Beirut. Coastline.
© Michele Spatari, DPU Summerlab 2015

In The Coming Community, Agamben frames the non-identitarian singularity that he sees as central to a politics and a form of community that could escape the hold of the state as “a new use of the self” (Agamben, 1993a:28). The formulation of a singularity that ‘makes use’ of itself, rather than being bound within a naturalized and/or politicized identity, is contrasted to a substantive identity that could be represented and granted juridical rights. This point is certainly related to the discussion on potentiality, as in Agamben’s view a politics based on substantive identities fixes its pre-given constituencies rather then allowing for changes and transformations in which we could “hope to be other then we are” (Whyte, 2013). A new use of the self then would imply the denaturalization and desacralization of the self, which would exist as a pure singularity rather than as an instance of a particular identity. It is however in the In Praise of Profanation that Agamben clarifies the concept when he suggests that the “creation of a new use is possible only by deactivating an old use, rendering it inoperative” through an act of profanation (Agamben, 2007a).


Beirut. Coastline.
© Dan Daley, DPU Summerlab 2015

Agamben’s Homo Sacer project has been recently complemented with two publications not yet translated in English: L’uso dei Corpi (2014)Homo sacer IV, 2, and the long awaited Stasis. La guerra civile come paradigma politico Homo Sacer, II, 2. L’uso dei Corpi (The usage of bodies) seems a closer reflection around the notion of use not only in the Aristotle’s basic division between soul (anima) and body but also outlining a double significance of the role of the body (corpo), declining modes ‘of use’, up to theorizing ‘a dual form of doing’ (forma del fare). In the first part of the book Agamben sets forth Aristotle’s theory of slavery as the privileged locus for the development of the theory of use, which is indeed revealed in ‘the use of bodies’ drawn from Aristotle’s discussion of slavery in his Politics. Agamben found that the syntagm ‘the use of the body’ written in the opening sentences of Politics is engaged in the definition of slavery:

(…) who is a human being belonging by nature not to himself but to another is by nature a slave, and a person is a human being belonging to another if in being a man he is an article of property, and an article of property is an instrument for action separable from its owner (Aristotle, 1916 (1254):15).


Recetas Urbanas, Sevilla, Spain. Illegal rooftop construction
© Santiago Cirugeda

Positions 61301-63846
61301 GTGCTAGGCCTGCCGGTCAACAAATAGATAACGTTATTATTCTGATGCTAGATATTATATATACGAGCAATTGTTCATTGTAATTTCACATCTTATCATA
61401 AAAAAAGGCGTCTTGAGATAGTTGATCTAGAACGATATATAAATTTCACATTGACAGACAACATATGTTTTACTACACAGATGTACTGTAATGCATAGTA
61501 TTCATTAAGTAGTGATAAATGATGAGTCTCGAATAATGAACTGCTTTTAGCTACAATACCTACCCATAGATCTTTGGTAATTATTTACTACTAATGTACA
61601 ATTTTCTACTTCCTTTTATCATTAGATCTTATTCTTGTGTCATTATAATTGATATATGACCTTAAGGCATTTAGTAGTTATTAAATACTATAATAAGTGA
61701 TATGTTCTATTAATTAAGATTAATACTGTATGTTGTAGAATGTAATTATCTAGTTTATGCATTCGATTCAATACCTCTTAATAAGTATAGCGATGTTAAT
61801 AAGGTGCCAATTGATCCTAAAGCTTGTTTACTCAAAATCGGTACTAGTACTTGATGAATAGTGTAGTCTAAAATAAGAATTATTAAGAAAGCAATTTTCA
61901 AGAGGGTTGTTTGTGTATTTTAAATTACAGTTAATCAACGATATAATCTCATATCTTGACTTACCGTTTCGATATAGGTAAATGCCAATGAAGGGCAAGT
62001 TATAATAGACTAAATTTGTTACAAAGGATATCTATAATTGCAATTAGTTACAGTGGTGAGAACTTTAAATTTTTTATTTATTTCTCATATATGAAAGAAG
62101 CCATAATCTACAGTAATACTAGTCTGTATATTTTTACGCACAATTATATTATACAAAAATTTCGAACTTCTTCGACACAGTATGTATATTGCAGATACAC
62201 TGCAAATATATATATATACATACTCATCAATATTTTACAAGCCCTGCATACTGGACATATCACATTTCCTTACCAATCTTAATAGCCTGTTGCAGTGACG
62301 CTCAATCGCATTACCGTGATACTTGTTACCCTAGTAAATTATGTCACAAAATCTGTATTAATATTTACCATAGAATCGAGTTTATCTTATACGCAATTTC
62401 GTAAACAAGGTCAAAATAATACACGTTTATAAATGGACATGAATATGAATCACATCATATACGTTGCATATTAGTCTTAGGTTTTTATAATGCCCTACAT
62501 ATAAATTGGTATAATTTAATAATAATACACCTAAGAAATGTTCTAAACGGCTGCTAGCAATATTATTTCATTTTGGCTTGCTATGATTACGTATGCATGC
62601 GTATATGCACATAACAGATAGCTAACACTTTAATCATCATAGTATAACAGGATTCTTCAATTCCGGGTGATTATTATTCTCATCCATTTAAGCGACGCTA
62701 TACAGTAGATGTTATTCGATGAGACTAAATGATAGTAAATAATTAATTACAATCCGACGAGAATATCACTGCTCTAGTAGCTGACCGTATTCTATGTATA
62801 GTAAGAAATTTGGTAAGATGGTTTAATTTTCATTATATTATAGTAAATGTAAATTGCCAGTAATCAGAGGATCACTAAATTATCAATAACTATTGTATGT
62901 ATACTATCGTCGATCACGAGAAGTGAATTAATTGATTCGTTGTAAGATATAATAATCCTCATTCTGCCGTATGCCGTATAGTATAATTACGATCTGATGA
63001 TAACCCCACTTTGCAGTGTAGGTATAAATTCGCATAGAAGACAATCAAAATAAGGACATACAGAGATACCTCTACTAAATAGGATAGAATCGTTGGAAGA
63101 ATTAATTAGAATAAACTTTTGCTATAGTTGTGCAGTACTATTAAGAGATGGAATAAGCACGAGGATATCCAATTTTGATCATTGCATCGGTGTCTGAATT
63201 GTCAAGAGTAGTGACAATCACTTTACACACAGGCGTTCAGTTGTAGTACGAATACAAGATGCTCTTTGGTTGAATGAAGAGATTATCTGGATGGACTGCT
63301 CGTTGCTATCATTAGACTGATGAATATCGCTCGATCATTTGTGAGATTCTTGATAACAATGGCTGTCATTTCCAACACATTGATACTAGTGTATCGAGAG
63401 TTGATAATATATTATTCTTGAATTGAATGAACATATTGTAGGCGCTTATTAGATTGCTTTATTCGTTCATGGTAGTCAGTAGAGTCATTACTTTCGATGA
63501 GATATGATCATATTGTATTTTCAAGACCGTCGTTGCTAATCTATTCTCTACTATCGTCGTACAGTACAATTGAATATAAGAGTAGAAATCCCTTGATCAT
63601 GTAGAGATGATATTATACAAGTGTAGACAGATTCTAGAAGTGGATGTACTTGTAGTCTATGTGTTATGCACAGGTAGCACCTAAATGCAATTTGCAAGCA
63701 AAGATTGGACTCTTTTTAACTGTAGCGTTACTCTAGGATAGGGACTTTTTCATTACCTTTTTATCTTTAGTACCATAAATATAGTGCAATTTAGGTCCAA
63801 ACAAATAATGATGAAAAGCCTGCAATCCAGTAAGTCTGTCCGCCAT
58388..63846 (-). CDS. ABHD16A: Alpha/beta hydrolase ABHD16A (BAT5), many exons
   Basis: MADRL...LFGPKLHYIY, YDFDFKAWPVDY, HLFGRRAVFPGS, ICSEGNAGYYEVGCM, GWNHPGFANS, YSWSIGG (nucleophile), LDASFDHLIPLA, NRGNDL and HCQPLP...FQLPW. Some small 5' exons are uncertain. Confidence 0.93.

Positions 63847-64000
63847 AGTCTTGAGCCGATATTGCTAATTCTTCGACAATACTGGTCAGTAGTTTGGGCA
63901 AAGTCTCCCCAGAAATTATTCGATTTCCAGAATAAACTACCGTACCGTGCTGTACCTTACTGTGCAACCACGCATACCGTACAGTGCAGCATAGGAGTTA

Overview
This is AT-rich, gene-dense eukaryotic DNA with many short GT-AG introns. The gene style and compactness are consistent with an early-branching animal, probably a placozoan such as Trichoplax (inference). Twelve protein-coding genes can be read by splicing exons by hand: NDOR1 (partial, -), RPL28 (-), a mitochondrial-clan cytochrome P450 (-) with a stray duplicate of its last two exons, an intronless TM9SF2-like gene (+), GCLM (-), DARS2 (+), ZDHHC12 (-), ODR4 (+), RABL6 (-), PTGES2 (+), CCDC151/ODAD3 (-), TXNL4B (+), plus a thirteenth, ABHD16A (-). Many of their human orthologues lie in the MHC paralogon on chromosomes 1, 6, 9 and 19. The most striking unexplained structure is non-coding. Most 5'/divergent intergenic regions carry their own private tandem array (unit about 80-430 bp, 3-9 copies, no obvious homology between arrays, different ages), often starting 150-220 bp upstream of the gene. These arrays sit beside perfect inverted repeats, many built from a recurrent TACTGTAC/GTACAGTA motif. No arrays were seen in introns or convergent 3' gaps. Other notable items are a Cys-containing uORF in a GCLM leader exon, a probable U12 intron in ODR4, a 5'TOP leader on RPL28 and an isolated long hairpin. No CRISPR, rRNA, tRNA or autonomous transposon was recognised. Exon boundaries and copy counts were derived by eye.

Agamben observes that the ‘body of the slave’ (corpo dello schiavo) in ancient Greek is intended as an instrument, as in “those whose business is to use their body, (l’essere la cui opera è l’uso del corpo) and those who can do nothing better”, and it is here that Agamben sees enegeia and chresis, being-in-use and use, being juxtaposed as psyche and soma, body and soul.(5) Aristotle refers to slaves as ‘living tools’.(6) Such reflection emerges from another term Agamben brings back from Aristotle’s work: ktesis (tools, instruments, furnishings), which render in themselves the possibility of property, the potential of being owned. However he translates the term ktema as “something that is beneficial for everyone’s life” specifying that beneficial means “everything you can make use of”, clearly detaching use from property (Agamben, 2014). Coupling slave with instrument and defining it as furnishing is achieved by detaching them from the instruments which are not producing something, but simply their use. That is, their use is not for producing something but is rather a simple praxis.(7) For this reason Agamben writes “the use of the body and the absence of practical use (opera) are something more, or rather different from a productive activity and they resemble and keep the paradigm of a human activity that is not reducible neither to labour, production or praxis” (Agamben, 2014a:35) but as a form-of-life. As such Agamben suggests that it is possible that “the use of the body is situated in the threshold between zoè and bios, between oikos and polis, physis and nomos, that the slave is an operative figure that is caught in the law yet to be cull (delibare)” (Agamben, 2014a:74). In this stage of reflection Agamben illustrates again (2007:1) that the notion of work (opera) emerges before in the slave rather than in the artist or any other creative figure, as the slave is by definition someone without ergon (opera/ work) and its ergon is the very use of the body which makes the slave born with no work (argos). Later in a more recent translated works, Agamben returns to the reflection on use and ‘to use’ suggesting that they are terms that modernity has invested with a strong ‘utilitarian’ connotation, transforming their original sense that was not present in the Greek term chresthai (to use) which “does not seem to have a meaning of its own, but derives its meaning from the term that follows it, that it is found in the dative or in the genitive, and never, as we would expect, in the accusative”.(8) The verb chresthai, Agamben discovers, is classified by grammarians as a ‘middle voice’, that is, neither active nor passive, but the two together. Crucial in this etymological research is that in this ‘middle’ perspective,